Chrsyler Corporation was founded in June, 1925. It produced the first Plymouth in 1928, and that same year acquired Dodge Brothers, Inc. By 1929, Chrysler was ranked one of the Big Three automakers (with Ford and General Motors.) During World War II, Chrysler contributed to the war effort by producing 18,000 Sherman tanks. In the Fifties the company contracted with the U.S. Army to produce the first Jupiter space exploration missiles and also introduced the first all-transistor car radios. Though Chrysler enjoyed record sales in 1972 and 1973, by the mid-Seventies it was in financial straits, thanks to high inflation, a severe gasoline shortage, competition from foreign imports, and waning consumer confidence. In 1979, the same year that Lee Iacocca became chairman of Chrysler, the U.S. Congress passed the Chrysler Corporation Loan Guarantee Act, signed into law by President Carter in January 1980. This provided Chrysler with $1.5 billion in guaranteed loans. Under Iacocca, Chrysler cut inventory, reduced staff,  and introduced the K-cars (Dodge Reliant and Chysler Aries, etc.) in an attempt to turn things around. By 1983, Chrysler had paid off the loans (and the federal government earned a profit of $350 million). That same year, the minivan (Dodge Caravan and Plymouth Voyager) were introduced -- and played a key role in restoring the company to health. 1984 was Chrysler's best earning year ever. That year, Chrysler acquired a 15.6% equity in Maserati -- a relationship that ended in 1988. And in 1987 Chrysler acquired American Motors Corporation (the fourth largest automaker) in an $800 million deal. Chrysler became the first company to offer airbags as standard equipment (1988) and the first to convert it's entire fleet to front-wheel drive.

The 1981 Chrysler Imperial 2-door sedan had a V-8 engine. Currently sells for $1200-$4000, with the upper end being the cars with all power accessories and leather seats. There was a "Frank Sinatra" edition that is collectible.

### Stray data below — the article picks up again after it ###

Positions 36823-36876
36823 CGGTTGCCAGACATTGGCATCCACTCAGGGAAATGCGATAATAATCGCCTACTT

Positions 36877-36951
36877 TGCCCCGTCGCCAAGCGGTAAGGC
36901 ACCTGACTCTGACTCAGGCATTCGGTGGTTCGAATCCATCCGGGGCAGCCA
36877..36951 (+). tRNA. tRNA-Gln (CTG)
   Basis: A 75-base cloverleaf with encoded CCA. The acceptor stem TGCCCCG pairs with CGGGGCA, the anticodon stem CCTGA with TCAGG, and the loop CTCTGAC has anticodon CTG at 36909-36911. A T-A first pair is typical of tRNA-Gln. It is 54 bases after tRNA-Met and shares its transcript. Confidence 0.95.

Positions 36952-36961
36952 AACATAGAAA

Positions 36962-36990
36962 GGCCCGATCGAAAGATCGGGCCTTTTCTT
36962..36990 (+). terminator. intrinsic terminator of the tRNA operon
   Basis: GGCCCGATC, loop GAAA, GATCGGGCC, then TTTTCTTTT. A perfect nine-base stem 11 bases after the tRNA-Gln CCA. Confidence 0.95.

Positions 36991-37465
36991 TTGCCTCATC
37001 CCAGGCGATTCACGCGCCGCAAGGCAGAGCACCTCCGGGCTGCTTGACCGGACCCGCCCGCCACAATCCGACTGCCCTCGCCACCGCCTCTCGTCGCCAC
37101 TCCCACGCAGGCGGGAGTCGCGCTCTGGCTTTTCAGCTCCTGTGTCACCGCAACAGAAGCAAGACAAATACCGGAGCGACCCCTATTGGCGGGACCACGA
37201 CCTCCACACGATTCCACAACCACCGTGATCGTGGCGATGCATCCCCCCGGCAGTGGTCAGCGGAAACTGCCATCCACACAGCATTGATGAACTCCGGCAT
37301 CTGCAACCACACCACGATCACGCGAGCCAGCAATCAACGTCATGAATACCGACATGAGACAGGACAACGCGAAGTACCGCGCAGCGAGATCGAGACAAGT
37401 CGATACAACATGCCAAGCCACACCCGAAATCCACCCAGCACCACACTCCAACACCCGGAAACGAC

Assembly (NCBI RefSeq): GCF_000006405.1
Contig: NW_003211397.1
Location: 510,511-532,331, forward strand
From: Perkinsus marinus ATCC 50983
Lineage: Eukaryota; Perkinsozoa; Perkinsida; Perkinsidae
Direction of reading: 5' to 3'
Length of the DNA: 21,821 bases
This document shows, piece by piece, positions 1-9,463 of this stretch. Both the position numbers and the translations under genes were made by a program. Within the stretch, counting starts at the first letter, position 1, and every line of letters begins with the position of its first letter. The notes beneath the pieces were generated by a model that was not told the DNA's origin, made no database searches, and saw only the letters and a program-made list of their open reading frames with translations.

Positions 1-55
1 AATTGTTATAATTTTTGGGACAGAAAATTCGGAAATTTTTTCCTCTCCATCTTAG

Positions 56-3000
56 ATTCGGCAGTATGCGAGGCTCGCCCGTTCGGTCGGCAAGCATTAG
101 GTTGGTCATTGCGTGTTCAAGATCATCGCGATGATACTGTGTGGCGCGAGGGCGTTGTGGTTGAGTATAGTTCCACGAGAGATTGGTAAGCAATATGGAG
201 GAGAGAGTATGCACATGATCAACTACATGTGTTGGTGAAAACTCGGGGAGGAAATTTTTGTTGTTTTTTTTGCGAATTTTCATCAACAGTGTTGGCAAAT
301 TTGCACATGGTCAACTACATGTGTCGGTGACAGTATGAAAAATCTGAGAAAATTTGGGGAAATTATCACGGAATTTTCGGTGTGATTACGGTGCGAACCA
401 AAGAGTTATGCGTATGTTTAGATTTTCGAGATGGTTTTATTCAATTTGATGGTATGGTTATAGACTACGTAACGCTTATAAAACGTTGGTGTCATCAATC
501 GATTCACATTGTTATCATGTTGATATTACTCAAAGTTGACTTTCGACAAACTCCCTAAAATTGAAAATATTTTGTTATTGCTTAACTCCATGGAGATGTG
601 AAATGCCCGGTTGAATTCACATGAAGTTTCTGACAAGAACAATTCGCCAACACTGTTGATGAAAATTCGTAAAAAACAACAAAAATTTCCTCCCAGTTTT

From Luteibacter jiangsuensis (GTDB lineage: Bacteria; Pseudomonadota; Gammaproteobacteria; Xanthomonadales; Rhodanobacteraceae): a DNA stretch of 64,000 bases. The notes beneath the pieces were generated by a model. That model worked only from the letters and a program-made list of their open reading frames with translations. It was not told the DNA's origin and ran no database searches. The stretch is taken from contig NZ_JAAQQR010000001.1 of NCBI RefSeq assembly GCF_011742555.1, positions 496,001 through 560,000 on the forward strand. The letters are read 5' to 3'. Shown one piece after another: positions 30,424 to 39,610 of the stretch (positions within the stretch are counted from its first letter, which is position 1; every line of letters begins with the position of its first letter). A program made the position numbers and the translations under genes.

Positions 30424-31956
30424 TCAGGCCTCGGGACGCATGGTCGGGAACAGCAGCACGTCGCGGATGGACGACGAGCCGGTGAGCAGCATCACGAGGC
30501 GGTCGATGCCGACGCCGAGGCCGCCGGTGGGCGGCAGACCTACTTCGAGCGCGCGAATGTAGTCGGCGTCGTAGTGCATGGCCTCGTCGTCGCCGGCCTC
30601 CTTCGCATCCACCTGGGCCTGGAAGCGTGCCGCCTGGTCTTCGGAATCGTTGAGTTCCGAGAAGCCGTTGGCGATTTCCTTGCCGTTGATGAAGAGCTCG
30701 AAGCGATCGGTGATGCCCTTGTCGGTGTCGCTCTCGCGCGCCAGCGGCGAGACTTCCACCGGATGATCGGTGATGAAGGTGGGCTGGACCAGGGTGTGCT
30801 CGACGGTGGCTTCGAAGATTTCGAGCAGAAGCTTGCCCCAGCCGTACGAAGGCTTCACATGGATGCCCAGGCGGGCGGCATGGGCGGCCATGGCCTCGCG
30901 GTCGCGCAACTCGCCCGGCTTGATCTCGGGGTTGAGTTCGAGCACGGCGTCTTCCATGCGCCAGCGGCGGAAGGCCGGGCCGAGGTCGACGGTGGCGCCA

The 1984 Chrysler LeBaron 2-door coupe sported a 2.6L, 4-cyl. engine and automatic transmission. Convertible available. The mid-80s LeBaron also came in a GTS 4-door hatchback model. Currently sells for $1500-$5500, while the woody convertible is considered a collectible and can go for $7500.

A 1983 Chrysler LeBaron "Woody". Photo courtesy of Ted Gottry of Fellsmere, FL.

The 1987 Chrysler Conquest TSI sports coupe hatchback had a turbo 4, 5-speed transmission, stereo, all power accessories and cruise control. Currently sells for $6000 in excellent condition.


The 1989 Chrysler TC by Maserati was a sporty 2-door with a 2.2L 4-cyl. engine, power accessories, AM/FM stereo, and (usually) leather seats. Only 7300 were made between 1989-1991. Currently sells for $5000-$6500.


The 1983 Chrysler Fifth Avenue had a V-8 engine, automatic transmission, all power accessories, AM/FM stereo, with leather seats available. '80s models currently sell for $3000-$4000.

The 1988 Chrysler New Yorker came with a V-6 engine, 3-speed automatic transmission, all power accessories and many extra touches like map lights, climate control, deluxe wheel covers, leather interior etc. Currently retails at about $4000.


The 1989 Chrysler LeBaron came with a turbo 4-cyl. engine, automatic transmission, all power accessories, leather seats and convertible top available. Currently sells for about $4000.

The 1983 Chrysler Cordoba sported a V-8 engine, automatic transmission, all power accessories, a carriage roof, corinthian leather seats, and cruise control. Currently sells for about $2500-$3000.



The 1985 Chrysler Laser (Daytona) came with a turbo 4-cyl. engine, 5-speed manual transmission and t-tops were available. Currently sells for $2000-$2500.
Chrysler's K-cars is a term that technically encompasses all Chrysler, Dodge and Plymouth front-wheel drive autos made throughout most of the 1980s and up through 1995, with the exception of the LH series (Intrepid family), L series (Omni family), Cloud Cars, Neons and imports. K-car models included a 2-door coupe, a 4-door sedan and a 5-door wagon. The '80s K-cars were powered by a new 2.2L "Trans Four" motor (a Mitsubishi 2.6L was optional) and had a 3-speed automatic or 4-speed manual transmission. In 1985 the K's were redesigned to appear less "boxy" and got a 2.5L engine to replace the Mitsubishi 2.6L.